Peggy Lipton’s blond hair is shorter. And she’s not wearing bell-bottoms or love beads. But all in all, Lipton really doesn’t look much different than when she burst on the TV scene 25 years ago as undercover cop Julie Barnes on ABC’s “The Mod Squad.”
These days, the former model is one of the stars of the new CBS continuing drama “Angel Falls,” which premiered on Aug. 26. Lipton plays Hadley, the wife of Luke (James Brolin), the high school basketball coach in a fictional Montana town. Both Hadley and Luke are consumed with grief over the recent death of their infant son.
“She’s definitely trying to get through (life),” Lipton says, curled up on a sofa in her publicist’s office. “Living in that town, she’s sort of an outsider. She always has been. She never really fit in. It’s very hard to hold back her feelings.”
Lipton was drawn to “Angel Falls” because of creator Joyce Eliason’s writing. “The script is wonderful and really stands on its own,” she says. “It’s embellished by very good acting and the feeling of something pastoral. Underneath is this undercurrent of passion, pain and joy and sensuality--not a cluttered piece with a lot of urban Angst. “
And certainly nothing like Lipton’s last series, “Twin Peaks,” in which Lipton played Norma, the owner of the bizarre town’s diner. Though the David Lynch-Mark Frost series aired on ABC for only one year--1990-91--it’s developed a cult following around the world. Repeats of the series currently air on Bravo.
Lipton says she receives a lot of fan mail from “Peak” freaks. “Especially in Europe and places like that,” Lipton says. “It’s still hot in Europe.” She admits, though, she was glad when the series ended.
“It wasn’t going in any direction,” she confesses. “It never worked after the first season.”
“Twin Peaks” was really the first time TV audiences saw Lipton since “Mod Squad” ended in 1973. Though she did star in the 1979 TV movie “The Return of the Mod Squad,” Lipton basically retired from acting to raise her two daughters, now teen-agers, by Quincy Jones. After she and Jones divorced in the late ‘80s, Lipton decided to return to acting.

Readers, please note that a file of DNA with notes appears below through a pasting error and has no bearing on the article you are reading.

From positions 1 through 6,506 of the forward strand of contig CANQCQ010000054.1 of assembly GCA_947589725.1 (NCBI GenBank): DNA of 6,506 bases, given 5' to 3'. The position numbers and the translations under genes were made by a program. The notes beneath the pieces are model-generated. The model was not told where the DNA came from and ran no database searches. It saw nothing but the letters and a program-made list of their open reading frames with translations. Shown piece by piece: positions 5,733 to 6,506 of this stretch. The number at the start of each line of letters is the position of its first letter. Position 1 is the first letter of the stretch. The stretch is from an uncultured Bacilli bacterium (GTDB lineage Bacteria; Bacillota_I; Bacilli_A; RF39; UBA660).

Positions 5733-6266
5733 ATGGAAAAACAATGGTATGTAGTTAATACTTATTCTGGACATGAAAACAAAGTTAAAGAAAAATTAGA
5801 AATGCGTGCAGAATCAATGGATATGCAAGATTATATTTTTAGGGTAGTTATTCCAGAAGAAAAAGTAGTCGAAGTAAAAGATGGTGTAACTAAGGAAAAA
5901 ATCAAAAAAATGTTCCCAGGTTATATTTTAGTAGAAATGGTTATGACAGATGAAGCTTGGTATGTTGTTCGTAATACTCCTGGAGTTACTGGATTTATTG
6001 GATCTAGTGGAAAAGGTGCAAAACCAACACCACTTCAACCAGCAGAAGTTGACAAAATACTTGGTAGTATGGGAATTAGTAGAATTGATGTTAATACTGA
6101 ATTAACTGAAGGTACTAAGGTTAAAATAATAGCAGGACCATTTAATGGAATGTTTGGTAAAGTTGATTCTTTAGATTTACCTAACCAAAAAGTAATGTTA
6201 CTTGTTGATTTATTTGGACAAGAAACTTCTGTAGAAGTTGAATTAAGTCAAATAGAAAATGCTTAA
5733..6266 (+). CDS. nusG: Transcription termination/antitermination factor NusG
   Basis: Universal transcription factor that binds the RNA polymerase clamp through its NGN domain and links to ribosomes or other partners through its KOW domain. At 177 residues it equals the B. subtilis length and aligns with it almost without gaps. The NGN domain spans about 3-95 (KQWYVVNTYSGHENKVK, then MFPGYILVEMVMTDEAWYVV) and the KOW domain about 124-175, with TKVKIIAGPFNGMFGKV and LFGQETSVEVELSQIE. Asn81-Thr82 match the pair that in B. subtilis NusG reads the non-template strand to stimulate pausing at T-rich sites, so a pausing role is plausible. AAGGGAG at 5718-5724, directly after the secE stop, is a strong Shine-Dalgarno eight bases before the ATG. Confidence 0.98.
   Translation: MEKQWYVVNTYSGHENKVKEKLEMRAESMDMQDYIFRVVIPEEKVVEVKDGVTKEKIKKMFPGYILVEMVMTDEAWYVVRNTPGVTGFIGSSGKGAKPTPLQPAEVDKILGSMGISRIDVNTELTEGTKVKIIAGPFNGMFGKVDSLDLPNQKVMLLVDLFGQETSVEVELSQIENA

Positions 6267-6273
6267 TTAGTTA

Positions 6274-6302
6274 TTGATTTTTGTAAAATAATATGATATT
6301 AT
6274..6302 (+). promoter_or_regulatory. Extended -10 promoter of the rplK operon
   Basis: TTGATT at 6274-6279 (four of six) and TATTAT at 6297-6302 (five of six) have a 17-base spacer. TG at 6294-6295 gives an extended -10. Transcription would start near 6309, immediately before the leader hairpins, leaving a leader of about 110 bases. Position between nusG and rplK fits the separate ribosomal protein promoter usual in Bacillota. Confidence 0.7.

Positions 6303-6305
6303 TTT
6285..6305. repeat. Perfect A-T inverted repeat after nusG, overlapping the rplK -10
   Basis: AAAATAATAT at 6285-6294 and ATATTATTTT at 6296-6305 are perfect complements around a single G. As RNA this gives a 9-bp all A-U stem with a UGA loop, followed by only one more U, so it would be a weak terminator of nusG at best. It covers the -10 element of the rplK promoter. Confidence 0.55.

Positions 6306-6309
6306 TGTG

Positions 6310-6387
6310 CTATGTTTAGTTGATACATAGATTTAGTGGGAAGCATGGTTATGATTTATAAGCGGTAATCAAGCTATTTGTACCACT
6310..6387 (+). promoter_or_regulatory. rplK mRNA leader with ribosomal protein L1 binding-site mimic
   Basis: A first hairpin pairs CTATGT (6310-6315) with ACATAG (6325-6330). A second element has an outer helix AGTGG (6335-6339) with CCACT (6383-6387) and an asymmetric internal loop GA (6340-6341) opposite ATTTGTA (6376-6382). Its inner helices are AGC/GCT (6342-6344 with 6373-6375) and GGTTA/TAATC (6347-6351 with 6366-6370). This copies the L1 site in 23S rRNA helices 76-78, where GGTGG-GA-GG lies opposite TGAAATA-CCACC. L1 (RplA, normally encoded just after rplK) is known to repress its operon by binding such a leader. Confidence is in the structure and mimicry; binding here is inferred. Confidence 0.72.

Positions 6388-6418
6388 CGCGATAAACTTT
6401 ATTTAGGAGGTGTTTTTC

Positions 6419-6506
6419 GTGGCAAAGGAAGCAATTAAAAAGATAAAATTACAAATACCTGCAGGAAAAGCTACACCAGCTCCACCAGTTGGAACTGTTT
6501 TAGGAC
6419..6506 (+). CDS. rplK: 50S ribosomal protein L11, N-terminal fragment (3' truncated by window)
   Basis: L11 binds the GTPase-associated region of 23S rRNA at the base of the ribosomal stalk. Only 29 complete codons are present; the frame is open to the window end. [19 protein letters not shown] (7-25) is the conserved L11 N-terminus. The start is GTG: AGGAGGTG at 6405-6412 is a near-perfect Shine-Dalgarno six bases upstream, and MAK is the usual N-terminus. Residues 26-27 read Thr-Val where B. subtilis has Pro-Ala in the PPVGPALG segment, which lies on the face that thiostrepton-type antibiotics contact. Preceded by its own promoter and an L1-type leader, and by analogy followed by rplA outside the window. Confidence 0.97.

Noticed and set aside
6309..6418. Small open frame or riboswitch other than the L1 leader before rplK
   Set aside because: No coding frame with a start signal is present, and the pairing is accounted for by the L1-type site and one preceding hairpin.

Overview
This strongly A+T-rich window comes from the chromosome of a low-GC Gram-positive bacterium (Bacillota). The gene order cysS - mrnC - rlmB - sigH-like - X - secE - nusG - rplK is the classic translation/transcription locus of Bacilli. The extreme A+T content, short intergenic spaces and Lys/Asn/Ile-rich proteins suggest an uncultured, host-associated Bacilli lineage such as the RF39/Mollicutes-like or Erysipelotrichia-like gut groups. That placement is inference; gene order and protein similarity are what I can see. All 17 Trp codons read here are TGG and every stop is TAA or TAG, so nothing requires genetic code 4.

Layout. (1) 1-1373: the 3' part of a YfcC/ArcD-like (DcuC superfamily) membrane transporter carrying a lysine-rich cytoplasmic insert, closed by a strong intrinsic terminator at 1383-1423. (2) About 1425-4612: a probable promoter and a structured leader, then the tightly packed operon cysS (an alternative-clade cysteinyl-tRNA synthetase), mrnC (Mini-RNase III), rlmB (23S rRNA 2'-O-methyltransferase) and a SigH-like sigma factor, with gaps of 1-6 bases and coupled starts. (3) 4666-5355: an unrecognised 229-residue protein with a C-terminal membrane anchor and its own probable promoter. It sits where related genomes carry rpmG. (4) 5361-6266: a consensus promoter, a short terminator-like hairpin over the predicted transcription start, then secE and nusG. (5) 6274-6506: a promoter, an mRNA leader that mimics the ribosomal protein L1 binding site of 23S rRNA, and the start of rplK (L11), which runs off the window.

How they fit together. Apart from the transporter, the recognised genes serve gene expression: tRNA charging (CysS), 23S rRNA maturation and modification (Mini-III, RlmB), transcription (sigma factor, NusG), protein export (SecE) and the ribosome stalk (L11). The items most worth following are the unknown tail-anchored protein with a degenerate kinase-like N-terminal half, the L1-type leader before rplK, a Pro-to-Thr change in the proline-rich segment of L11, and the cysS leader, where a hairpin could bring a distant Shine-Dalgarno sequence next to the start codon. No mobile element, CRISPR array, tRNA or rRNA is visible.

“It was very scary,” she says. “I had a push-pull thing inside me that I wanted to do it.” Lipton had even obtained the name and number of a respected acting coach, Sandra Seacat, but was unable to pick up the phone to call her.
“I had become so insulated in my world as a mother, that I didn’t know how to pick up the phone and call anybody to put myself out there,” Lipton says. “I don’t live my life anymore that way.”
After two weeks, Lipton mustered the courage to call and leave a message with Seacat. “The next day I got a call back,” Lipton says. Seacat told Lipton to join her class that day.
“She broke that kind of fear,” Lipton explains. “I used to sit under the table near the door, so if she ever called on me I could get out. I was so scared. I felt like I was 16 again.”
Lipton had just turned 21 when “Mod Squad” premiered. She, Michael Cole and Clarence Williams III played “hippie cops” for the Los Angeles Police Department.
“There are a lot of old people around who remember ‘Mod Squad,’ ” Lipton says, laughing. “There’s a lot of young people who are watching reruns. I never found it dated.”
Lipton received four best actress Emmy nominations as Julie and girls all across America emulated her hairstyle and funky clothing.
“I never saw myself as trend-setting,” Lipton says.
She didn’t have time. “We were always working. Fame really drove me into my house. I was very paranoid. I didn’t like going out. I had no idea how to be comfortable with the press. I was very young. It was really hard for me.”